New coronavirus case numbers have declined in recent weeks but the situation might not have improved as much as health officials claim: Mexico’s already low Covid-19 testing rate has also recently fallen, meaning that that an even higher number of cases could be going undetected.
Officials including Deputy Health Minister Hugo López-Gatell and Director of Epidemiology José Luis Alomía have asserted in recent days that the pandemic is on the wane in Mexico.
The former, the federal government’s coronavirus czar, said last week that the situation was “very positive” because data from recent weeks show the pandemic is in “a clear phase of descent.”
But data from the University of Oxford shows that the number of Covid-19 tests being performed each day in Mexico has consistently trended downwards in the same period.
On July 21, 0.1 tests per 1,000 people were carried out, according to the Oxford University project Our World in Data, but by August 19 the rate had fallen to 0.07.
Based on those figures, the daily testing rate per 100,000 people fell from 10 to seven in a four-week period but the World Health Organization (WHO) said last week that the rate in Mexico had dropped to as low as three.
By comparison, some 150 tests per 100,000 people are currently being performed every day in the United States, WHO Health Emergencies Program executive director Michael Ryan said Friday.
López-Gatell attributed the drop-off in testing to a decrease in the number of people with coronavirus-like symptoms, rejecting any suggestion that the government is deliberately testing fewer citizens to create a misleading impression that the pandemic is on the wane.
“It is believed that it was decided to reduce the number of tests in order to reduce the number of cases; it’s not true, the [testing] policy is the same. If there are symptoms, a test is done,” he said.
But experts who spoke with the El Universal newspaper agreed that the recent decline in case numbers could be linked to decreased testing.
Malaquías López Cervantes, a public health professor at the National Autonomous University (UNAM) and spokesperson for the university’s Covid-19 commission, was highly critical of the drop-off in testing from an already low rate.
“The worst thing is that in a country where … enough tests have never been done, it’s now being said that we need less [testing],” he said.
The UNAM academic said that it’s regrettable that testing has been mainly targeted at people with severe coronavirus symptoms such as breathing difficulties and therefore people with less serious symptoms have not been tested and included in official data.
Rodolfo de la Torre, director of social development at the Espinosa Yglesias think tank, was also critical of Mexico’s strategy. As a result of the approach, it cannot be certain that new case numbers are in fact going down, he asserted.
“The WHO has established fundamental elements to combat the pandemic, one of them is the number of tests that are carried out. The entire population doesn’t have to be tested but [testing] shouldn’t be limited to serious cases,” de la Torre said.
Widespread testing can play an important role in managing the pandemic because it allows mild and asymptomatic cases to be detected and isolated to stop the spread of the coronavirus, he said. However, “that’s not happening in Mexico,” he added.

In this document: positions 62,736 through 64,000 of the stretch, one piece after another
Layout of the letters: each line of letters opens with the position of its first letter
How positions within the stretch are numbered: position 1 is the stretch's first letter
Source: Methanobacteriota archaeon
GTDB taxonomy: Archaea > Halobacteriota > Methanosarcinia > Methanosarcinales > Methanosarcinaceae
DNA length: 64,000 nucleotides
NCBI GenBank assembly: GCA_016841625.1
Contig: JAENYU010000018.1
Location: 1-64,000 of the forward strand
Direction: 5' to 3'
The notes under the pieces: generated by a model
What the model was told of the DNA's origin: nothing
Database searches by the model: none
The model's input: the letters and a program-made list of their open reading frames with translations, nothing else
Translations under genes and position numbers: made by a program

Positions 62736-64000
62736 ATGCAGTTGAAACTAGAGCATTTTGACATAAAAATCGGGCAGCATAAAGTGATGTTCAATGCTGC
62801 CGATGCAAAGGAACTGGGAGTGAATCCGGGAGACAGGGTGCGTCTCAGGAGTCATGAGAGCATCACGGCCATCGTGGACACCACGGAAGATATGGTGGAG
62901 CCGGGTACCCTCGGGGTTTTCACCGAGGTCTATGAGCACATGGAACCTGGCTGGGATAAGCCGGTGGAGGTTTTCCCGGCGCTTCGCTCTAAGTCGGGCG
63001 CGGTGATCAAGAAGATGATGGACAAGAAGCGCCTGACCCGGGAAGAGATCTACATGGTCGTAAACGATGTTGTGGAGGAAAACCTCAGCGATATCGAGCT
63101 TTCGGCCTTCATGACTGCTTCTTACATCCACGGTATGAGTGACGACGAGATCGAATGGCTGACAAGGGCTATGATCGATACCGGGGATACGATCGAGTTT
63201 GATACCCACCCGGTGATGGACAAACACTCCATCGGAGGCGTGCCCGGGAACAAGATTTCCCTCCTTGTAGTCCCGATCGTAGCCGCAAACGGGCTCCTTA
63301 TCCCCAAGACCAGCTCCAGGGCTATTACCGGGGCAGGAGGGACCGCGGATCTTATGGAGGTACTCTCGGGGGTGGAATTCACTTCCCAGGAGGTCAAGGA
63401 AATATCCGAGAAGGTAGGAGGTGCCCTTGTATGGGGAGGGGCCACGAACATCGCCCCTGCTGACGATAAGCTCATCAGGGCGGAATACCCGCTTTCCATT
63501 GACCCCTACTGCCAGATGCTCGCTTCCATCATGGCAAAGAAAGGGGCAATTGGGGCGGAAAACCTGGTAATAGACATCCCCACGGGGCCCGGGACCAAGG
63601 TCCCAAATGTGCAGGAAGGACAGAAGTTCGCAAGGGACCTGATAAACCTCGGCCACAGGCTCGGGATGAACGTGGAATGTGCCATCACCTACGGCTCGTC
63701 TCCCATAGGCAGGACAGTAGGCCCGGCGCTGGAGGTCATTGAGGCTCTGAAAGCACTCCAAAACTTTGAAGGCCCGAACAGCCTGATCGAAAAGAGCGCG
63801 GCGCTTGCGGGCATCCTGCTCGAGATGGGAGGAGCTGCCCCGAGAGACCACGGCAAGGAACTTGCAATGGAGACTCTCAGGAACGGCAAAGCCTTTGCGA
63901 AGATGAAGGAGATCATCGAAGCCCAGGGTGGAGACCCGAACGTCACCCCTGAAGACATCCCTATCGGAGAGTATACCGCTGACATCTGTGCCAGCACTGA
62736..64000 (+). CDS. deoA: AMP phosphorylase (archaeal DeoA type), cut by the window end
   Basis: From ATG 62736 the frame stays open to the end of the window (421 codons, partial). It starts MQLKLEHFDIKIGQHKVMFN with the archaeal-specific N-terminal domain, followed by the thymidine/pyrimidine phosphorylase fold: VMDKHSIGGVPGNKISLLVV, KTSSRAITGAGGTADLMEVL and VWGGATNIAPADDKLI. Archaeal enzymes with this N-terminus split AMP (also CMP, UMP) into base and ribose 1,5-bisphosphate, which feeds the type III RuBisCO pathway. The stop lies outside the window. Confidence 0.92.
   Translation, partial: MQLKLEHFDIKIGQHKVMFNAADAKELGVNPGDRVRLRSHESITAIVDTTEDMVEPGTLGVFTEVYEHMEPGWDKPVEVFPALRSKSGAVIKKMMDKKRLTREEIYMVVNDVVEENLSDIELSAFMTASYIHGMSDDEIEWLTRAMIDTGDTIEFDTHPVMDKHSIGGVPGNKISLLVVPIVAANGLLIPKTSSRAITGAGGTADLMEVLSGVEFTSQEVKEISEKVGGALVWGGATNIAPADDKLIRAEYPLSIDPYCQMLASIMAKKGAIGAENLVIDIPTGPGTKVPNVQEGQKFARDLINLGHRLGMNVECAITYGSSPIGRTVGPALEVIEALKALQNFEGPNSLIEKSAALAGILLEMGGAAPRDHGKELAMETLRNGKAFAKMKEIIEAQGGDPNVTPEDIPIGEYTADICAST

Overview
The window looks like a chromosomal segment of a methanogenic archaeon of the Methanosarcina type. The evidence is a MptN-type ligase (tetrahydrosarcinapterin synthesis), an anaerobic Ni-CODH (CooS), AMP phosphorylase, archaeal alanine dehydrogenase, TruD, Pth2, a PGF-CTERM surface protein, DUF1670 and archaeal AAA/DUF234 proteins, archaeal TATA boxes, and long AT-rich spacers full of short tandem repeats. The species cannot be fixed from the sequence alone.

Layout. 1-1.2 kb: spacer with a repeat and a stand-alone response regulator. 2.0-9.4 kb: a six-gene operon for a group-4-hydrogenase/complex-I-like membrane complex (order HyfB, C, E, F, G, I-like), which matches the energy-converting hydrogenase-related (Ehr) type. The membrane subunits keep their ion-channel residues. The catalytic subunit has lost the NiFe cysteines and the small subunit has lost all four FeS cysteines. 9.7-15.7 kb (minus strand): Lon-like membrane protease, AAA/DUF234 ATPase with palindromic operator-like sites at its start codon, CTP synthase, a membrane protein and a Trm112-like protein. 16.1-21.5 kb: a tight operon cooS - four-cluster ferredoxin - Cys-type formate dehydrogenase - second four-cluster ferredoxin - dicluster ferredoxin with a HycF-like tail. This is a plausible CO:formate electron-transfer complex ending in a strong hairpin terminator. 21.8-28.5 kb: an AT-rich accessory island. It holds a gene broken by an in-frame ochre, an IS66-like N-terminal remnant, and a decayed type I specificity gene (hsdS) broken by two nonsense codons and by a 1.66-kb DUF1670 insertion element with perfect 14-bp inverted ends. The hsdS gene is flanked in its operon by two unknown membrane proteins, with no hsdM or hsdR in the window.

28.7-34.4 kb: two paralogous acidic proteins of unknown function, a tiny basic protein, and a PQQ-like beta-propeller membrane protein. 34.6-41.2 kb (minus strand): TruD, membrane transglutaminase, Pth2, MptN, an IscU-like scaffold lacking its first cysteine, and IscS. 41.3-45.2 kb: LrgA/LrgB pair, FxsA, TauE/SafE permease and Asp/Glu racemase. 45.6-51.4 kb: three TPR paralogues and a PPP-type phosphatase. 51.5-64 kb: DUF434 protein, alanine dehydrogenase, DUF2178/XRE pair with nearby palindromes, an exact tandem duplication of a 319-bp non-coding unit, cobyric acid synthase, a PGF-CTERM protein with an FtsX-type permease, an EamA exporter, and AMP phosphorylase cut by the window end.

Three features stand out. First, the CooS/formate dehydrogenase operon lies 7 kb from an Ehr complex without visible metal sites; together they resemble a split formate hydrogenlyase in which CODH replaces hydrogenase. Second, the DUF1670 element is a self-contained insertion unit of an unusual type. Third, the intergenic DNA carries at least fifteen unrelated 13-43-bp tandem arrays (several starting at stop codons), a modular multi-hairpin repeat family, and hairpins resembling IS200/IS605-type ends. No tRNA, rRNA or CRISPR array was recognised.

Alejandro Macías, a member of UNAM’s coronavirus commission and the federal government’s point man during the swine flu pandemic in 2009, said that more widespread testing would be beneficial because it would provide a clearer picture of how the pandemic is evolving.
Admitting that it sounds “paradoxical,” Macías said that more tests can result in fewer cases in the long term.
“While you’re doing more tests, you’ll have a better chance of finding the sick and being able to isolate them in the immediate term,” he said, adding that community transmission will decrease as a result and the infection rate will fall.
“The ideal would be that contacts [of positive cases] went into isolation and that there was capacity to test them,” Macías said.
However, the reality is that contact tracing has not been carried out widely in Mexico, although some state authorities, such as those in Campeche, have made efforts to do so.
At Sunday night’s coronavirus press briefing, the government’s health promotion chief said that just under 1.26 million Covid-19 tests have been carried out since coronavirus was first detected in Mexico at the end of February.
Confirmed cases rose to 560,164 on Sunday with 3,948 new cases registered. The positivity rate in Mexico is 44.5%, meaning that almost one in two tests performed comes back positive.
The extremely high positivity rate – the rate in the United States is 9%, according to authorities in that country – is widely regarded as a clear indication that Mexico is not testing anywhere near as widely as it should be.
Meanwhile, Mexico’s official Covid-19 death rose to 60,480 on Sunday with 226 additional fatalities reported.
On Saturday, health officials reported 6,482 new cases and 644 deaths.
Nevertheless, Mexico has the third highest death toll in the world behind only the United States and Brazil.
According to Johns Hopkins University, Mexico has the fifth highest number of Covid-19 fatalities per 100,000 inhabitants among the countries most affected by the pandemic.
There have been just under 48 deaths per 100,000 residents here as of Sunday, data shows. The countries that currently have higher mortality rates than Mexico are Peru, Chile, Brazil and the United States.